On June 29, 2005, David Wilkins became the 21st United States Ambassador to Canada. Prior to taking office, the Ambassador enjoyed a long and distinguished career in law and politics in his home state of South Carolina. Ambassador Wilkins helped to resolve several long-standing issues between Canada and the United States during his tenure in Ottawa and earned a reputation north and south of the border as an honest broker. The Ambassador’s work had a positive impact on millions of citizens in both countries and his ‘Foreword’ in Shadow Soldiers demonstrates his insight into the shared histories of the United States and Canada.


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Foreword


by Ambassador David Wilkins

If here was one thing I discovered during the three and a half years I was privileged to serve my country in Canada, it was this: most Canadians think they know everything about America, and most Americans think they know enough about Canada. The truth is, Americans and Canadians alike would be well served to know and understand one another a lot better. This book is one wonderful way to bridge that learning gap.

I served as the United States ambassador to Canada during a pivotal time in history for our two great democracies. In a post-9/11 world, our nations’ heroes stood shoulder to shoulder fighting terrorists in Afghanistan; we worked to protect and enhance our trade relationship (the world’s largest and most productive); and we confronted daunting economic challenges.

The work was supremely rewarding. Canadians are dynamic, generous people who made me and my wife, Susan, always feel at home. Their generosity (and in the case of the Vancouver Rescue Squad, their bravery) in the wake of Hurricane Katrina is etched on our hearts forever. This is the essence of the American-Canadian bond. Regretfully, however, the demands of modern-day cynicism and politics cause many of our citizens to reflect more on the negative than on our long and positive shared history which predates the American War of Independence of the 1770s and ’80s.

As a boy growing up in South Carolina, I learned of the American
victory over the British in the Revolutionary War how it led to the expulsion and exile of many Tories who remained loyal to England and King George III. Many of these British-American Loyalists left for Canada, the Bahamas or other nearby outposts of England.

As ambassador to Canada, I had the privilege of living in the beautiful city of Ottawa, which is less than an hour’s drive from the New York border. There is rich history in and around this area. Veterans of the Revolutionary War opened up what soon became Upper Canada—an eighteenth-century frontier inhabited by Canada’s First Peoples. Known as Ontario since Canada’s Confederation in 1867, it is the country’s most populous province.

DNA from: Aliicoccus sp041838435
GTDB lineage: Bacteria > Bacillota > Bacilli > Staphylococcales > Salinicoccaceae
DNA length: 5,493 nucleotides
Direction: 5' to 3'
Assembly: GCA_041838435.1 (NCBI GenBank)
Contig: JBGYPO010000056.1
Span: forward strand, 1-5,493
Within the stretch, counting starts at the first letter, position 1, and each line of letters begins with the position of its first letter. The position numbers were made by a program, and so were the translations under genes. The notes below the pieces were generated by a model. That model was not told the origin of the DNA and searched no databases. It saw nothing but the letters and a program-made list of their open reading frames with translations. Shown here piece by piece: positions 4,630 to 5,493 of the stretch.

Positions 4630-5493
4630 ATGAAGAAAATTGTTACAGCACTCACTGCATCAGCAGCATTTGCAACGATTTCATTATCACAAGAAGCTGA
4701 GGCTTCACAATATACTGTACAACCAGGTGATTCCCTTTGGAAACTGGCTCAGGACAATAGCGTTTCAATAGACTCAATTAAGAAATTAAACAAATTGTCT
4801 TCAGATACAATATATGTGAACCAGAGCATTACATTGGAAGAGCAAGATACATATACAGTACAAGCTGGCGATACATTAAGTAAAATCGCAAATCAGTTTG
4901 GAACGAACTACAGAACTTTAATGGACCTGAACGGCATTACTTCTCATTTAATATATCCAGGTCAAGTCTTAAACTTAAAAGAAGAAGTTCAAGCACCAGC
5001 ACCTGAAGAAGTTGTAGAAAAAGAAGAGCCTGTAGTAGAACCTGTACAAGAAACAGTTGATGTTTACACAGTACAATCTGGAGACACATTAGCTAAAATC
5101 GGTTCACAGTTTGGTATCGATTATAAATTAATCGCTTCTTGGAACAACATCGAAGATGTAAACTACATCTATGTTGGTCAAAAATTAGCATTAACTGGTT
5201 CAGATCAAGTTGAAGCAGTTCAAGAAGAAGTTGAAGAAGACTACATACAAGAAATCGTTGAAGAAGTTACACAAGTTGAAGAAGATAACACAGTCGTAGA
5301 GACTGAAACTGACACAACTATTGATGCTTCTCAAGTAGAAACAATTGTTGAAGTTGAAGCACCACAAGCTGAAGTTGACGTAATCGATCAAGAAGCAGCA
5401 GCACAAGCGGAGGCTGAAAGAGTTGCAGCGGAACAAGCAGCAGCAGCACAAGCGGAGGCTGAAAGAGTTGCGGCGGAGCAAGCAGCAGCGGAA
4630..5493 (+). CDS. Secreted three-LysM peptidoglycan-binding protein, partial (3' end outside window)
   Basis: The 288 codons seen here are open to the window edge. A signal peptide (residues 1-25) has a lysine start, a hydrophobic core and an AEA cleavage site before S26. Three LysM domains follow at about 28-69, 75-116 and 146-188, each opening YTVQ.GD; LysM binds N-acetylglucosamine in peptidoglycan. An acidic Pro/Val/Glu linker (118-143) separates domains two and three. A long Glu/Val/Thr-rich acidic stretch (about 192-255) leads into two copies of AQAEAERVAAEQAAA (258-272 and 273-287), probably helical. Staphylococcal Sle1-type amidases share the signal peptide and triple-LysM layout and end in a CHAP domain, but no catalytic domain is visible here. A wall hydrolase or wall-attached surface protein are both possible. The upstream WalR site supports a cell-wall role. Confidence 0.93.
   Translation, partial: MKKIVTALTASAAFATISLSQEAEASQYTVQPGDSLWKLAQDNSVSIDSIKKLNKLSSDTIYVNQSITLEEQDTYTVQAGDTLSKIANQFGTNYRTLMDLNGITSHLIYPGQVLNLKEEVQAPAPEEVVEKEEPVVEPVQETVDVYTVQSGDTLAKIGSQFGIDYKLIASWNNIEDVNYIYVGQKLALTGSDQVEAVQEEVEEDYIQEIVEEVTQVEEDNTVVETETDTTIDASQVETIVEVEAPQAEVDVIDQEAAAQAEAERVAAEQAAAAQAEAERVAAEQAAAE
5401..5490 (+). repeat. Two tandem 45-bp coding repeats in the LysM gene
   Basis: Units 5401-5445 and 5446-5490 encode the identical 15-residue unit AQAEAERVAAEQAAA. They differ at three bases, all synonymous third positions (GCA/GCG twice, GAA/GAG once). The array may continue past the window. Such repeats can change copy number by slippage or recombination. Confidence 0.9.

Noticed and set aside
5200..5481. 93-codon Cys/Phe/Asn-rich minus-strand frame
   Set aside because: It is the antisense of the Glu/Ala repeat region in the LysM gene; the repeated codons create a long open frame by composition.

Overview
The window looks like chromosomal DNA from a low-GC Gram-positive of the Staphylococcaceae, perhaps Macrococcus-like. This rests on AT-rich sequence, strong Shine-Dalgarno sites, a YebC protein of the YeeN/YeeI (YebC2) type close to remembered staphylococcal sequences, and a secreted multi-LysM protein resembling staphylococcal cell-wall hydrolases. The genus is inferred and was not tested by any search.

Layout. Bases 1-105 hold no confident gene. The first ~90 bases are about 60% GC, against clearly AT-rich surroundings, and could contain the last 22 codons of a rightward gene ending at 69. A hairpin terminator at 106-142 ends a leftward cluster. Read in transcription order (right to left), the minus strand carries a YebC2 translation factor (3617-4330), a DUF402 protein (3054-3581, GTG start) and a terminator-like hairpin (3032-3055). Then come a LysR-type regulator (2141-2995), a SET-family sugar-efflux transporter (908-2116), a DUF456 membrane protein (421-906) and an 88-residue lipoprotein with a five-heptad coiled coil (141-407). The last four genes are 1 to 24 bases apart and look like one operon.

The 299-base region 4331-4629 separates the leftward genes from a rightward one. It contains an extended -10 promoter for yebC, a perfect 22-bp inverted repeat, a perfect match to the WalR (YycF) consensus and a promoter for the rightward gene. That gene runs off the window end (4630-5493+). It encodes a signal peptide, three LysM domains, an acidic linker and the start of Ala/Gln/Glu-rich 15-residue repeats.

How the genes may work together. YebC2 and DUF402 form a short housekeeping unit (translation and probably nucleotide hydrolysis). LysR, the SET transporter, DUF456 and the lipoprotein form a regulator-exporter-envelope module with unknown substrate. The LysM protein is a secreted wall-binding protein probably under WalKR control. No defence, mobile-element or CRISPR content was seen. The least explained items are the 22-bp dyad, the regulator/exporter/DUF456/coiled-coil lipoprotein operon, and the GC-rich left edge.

This book is all about the original ties that bind our two nations. You’ll read about Ira Honeywell—the first settler on the Ottawa River—and about his father, Sergeant Rice Honeywell, who served as an officer in the United States Continental army and saw much action during several significant battles in New York during the Revolutionary War. He fell in love with the daughter of a Loyalist and spy and followed her and her family to Canada at the end of the Revolutionary War. After a brief spell in a Kingston prison
on suspicion of being an American sympathizer (which he was), he went on to marry and become a successful entrepreneur and land speculator on the Canadian shore of the St. Lawrence River.

Colonel Joel Stone was a Connecticut Yankee who spent much of the war fighting for the British on Long Island and in New York. Stone survived stints in Patriot prisons, being wounded in battle and being shipwrecked in Long Island Sound as he made his way north to settle the pretty town of Gananoque, the gateway to the Thousand Islands and the annual summer playground to thousands of Canadian and American tourists and vacationers.

There are many more such stories contained in Mark Jodoin’s Shadow Soldiers of the American Revolution: Loyalist Tales from New York to Canada. Mr. Jodoin casts light on many British Americans who fought with valor and honor equal to American Patriots but have remained, for many, in the shadows of North American history.

I write this as a South Carolinian devoted to the American-Canadian relationship and I take great pleasure in the fact that this book will be brought to market by a South Carolina publisher. My country has long been blessed by Canada’s friendship. This is a partnership that has stood the test of time. Mark Jodoin’s fine work of heritage writing helps us better understand our shared histories. I hope it leads us to better appre,ciate our shared stake in tomorrow.

David Wilkins
U.S. Ambassador to Canada, 2005–09
Greenville, South Carolina
April 2009